Tilt-Shift Time-Lapse Filmed from a Drone Makes Detroit Look Amazing

To say that time-lapse video and drone footage is everywhere would be an understatement. YouTube is chalk full of amateur aerial video with the recent abundance of inexpensive drones, and time-lapse clips are everywhere. If they are a fad remains to be seen but sometimes we get to see some really innovative videos showcasing some true creativity.

The creative minds over at Little Big World posted a new time-lapse video flying around Detroit. But instead of just your run-of-the-mill time-lapse video filled with beautiful cityscapes, this film takes it further, incorporating the use of a drone and tilt-shift lenses. The result is a tour through Detroit that makes the recovering city look like busting train set inside Mr. Rodger's Neighborhood.

The film was shot throughout Detroit including the Michigan Theater, Packard Plant, Michigan Central Station, Lee Plaza Hotel, around the Masonic Temple and the Heidelberg Project, and many other abandoned buildings and locations around Downtown. The filmmaker, Joerg Daiber, used both a Lumix GH2 and GH4, 14-140mm and 7-14mm Lumix lenses to capture the beautiful decay of the city.

This isn't the first film made by Little Big World featuring a major U.S. city. A few months prior, Diaber gave Chicago the same time lapse, tilt-shift treatment featured in the video below.

With all the FAA and privacy debates going on about drones, will videos like this soon become impossible to create? Our skies are yet to be infested with buzzing drones carrying expensive and powerful camera equipment, but the day might soon be coming when our creativity gets grounded.

[via The Awesomer]

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8 Comments

Steve Gould's picture

"...Makes Detroit Look Amazing." Not quite. These are beautiful images of Detroit, a burned out husk of a once-great city. The images look amazing. Detroit, not so much.

I think they're still shedding their old skin but there are definitely places in Detroit that are picking up.

https://youtu.be/Ez6YszTXdig?list=PLnd4jjRa4RAas2H_job-5Afw_OR2-QoNi

Aaron Barton's picture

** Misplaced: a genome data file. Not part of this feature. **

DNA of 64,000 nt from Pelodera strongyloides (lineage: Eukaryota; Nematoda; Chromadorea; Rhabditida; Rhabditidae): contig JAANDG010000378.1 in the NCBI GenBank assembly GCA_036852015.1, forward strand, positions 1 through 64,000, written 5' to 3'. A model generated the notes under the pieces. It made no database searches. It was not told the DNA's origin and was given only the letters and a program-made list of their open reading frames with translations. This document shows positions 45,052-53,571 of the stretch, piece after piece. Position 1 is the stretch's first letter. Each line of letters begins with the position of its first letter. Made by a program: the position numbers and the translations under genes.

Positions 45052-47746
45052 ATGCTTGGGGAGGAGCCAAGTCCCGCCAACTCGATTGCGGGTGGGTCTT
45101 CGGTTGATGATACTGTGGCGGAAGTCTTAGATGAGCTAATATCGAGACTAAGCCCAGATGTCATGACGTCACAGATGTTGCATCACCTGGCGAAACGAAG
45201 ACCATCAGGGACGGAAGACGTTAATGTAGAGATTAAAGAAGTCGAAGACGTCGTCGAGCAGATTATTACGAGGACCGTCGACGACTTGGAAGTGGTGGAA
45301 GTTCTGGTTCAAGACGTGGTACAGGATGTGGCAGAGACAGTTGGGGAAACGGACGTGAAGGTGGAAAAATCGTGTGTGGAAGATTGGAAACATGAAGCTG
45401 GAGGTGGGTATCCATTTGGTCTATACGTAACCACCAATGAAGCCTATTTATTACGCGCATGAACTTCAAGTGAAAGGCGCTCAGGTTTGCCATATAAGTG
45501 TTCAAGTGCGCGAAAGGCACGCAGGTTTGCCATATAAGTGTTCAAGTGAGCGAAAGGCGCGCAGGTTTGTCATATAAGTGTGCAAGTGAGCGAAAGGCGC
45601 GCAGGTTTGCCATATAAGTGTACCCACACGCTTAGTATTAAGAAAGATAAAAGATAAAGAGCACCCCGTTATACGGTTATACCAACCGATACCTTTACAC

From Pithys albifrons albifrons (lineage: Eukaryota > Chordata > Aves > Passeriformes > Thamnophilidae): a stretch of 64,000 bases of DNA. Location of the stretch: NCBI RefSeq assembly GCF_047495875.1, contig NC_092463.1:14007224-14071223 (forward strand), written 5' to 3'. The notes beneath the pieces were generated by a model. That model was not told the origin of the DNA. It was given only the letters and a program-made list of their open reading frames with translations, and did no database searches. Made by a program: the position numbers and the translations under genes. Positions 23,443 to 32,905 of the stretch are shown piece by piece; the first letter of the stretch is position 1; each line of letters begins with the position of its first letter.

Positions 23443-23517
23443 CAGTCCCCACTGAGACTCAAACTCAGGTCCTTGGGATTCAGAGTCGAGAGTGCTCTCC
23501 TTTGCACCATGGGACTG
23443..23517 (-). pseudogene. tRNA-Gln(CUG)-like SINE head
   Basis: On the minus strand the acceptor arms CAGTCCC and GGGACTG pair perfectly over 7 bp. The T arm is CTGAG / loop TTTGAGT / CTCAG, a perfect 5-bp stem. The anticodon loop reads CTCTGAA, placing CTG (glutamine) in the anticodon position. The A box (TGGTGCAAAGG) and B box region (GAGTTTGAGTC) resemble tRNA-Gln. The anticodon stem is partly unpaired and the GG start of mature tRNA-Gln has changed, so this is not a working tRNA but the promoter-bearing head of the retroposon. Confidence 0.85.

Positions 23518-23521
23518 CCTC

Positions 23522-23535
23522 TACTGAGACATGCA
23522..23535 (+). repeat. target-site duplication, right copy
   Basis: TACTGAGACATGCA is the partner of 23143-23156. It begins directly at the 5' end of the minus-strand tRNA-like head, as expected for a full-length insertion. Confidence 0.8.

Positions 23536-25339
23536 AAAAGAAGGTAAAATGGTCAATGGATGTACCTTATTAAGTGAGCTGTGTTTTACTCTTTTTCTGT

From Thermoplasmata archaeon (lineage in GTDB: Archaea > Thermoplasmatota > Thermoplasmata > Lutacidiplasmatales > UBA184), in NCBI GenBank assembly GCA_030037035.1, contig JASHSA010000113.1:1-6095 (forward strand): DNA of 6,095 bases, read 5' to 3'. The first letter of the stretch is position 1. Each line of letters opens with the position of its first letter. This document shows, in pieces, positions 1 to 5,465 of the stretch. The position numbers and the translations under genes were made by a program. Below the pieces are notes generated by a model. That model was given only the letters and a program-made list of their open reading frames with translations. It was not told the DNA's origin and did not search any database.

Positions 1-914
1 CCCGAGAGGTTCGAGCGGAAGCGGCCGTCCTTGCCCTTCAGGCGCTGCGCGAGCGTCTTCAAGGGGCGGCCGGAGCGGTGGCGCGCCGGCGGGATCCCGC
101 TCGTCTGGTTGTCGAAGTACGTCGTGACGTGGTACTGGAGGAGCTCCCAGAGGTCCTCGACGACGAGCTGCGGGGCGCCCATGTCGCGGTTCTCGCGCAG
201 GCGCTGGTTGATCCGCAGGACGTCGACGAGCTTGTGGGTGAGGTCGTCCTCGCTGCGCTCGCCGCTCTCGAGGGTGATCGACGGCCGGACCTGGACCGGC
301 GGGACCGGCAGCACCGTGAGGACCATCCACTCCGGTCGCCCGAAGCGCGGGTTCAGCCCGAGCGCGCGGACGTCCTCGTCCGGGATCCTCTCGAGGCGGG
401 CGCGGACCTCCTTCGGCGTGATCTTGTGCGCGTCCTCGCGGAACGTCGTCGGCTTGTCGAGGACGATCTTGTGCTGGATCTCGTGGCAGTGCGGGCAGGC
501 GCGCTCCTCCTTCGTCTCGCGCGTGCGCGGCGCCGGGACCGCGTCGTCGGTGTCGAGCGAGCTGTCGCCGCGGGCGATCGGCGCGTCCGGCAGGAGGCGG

Have you ever been too Detroit? Detroit is stunning, yea theres a lot of blight and open land where houses used to be but its still a great city full of people trying to keep it great and make it greater.

John Skinner's picture

I live across the river from this place... it's really not amazing whatsoever. it's actually really freekin dangerous still.

Who finds babies in dumpsters? Detroit does -- that's who.

Aaron Barton's picture

I'd invite you to come over and visit me in the city and I can show you how amazing and how even though there is still crime problems its not as dangerous as most people lead on. Honestly when most people come over or visit they get freaked out not because its bad but because its really the first time you really have ever seen a Vacant city. Its still a major city covering 143 miles with only 700,000 people living in its limits.

I also live across the river, in Windsor, and I do go across quite frequently and do find that Detroit is awesome - visually, culturally and entertainment wise to name a few.

Yes it can be dangerous in the wrong parts at the wrong time just like any major city. I wouldn't just dismiss it. It really has come such a long way and it's becoming a pretty trendy and current place.

On the flip side, yes I just visit and at the end of the day go back across the border and for the most part look at Detroit.

??? None of those lenses are tilt-shift. I have a GH4 too.... :-P

Chris Rakoczy's picture

The lenses listed are not tilt-shift lenses. In fact, looking at some of the footage, it appears to be a constant tilt-shift effect applied to images in post as the blur doesn't appear to follow actual depth but rather is just a gradient at the top and bottom of the frame. I think this "miniature" effect is getting tired, like HDR done poorly.

The use of a drone to do time-lapse and good cinematography/editing alone are enough to make this video compelling,without the distraction of a cutesy effect.